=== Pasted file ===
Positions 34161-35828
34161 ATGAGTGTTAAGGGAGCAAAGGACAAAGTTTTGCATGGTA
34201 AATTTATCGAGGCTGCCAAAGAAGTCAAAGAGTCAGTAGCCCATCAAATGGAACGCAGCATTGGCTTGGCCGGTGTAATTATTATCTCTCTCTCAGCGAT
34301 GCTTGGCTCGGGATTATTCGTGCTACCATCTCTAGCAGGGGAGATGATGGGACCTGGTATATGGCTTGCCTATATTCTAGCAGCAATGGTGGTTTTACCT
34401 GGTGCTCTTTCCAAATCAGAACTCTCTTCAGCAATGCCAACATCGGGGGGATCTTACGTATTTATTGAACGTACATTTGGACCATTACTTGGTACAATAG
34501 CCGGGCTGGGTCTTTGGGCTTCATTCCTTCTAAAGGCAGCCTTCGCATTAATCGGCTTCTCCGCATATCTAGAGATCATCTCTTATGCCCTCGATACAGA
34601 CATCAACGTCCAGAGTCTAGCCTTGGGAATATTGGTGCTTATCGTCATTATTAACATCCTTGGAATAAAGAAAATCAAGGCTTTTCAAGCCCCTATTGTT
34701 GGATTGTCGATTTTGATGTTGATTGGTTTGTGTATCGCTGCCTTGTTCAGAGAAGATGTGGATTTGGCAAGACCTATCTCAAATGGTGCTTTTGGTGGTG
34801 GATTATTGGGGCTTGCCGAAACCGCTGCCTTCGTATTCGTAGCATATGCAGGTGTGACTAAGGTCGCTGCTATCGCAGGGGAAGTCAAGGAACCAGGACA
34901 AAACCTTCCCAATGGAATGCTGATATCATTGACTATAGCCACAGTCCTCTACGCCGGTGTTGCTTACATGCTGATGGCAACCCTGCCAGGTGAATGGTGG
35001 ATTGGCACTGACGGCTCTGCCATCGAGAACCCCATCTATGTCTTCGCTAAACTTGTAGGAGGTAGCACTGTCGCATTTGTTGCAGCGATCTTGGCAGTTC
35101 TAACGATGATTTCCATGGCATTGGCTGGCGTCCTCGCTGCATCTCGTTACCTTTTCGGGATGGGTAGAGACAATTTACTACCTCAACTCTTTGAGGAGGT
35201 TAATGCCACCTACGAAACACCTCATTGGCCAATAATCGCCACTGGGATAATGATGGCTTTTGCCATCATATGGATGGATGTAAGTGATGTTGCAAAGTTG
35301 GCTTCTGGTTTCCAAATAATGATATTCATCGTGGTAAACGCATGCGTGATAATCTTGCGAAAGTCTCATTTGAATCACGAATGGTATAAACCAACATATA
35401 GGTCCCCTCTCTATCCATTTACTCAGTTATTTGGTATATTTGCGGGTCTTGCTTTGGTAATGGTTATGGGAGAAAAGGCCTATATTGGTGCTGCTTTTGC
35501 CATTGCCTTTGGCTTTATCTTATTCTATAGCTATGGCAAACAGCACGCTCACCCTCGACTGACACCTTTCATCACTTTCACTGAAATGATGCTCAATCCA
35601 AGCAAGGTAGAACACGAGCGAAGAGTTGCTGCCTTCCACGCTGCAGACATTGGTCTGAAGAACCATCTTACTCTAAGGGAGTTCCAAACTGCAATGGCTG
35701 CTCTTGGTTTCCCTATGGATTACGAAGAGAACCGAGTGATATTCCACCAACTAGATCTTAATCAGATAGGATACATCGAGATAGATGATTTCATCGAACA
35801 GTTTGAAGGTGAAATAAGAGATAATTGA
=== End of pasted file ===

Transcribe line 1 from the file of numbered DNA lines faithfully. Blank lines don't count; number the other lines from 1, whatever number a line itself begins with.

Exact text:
Positions 34161-35828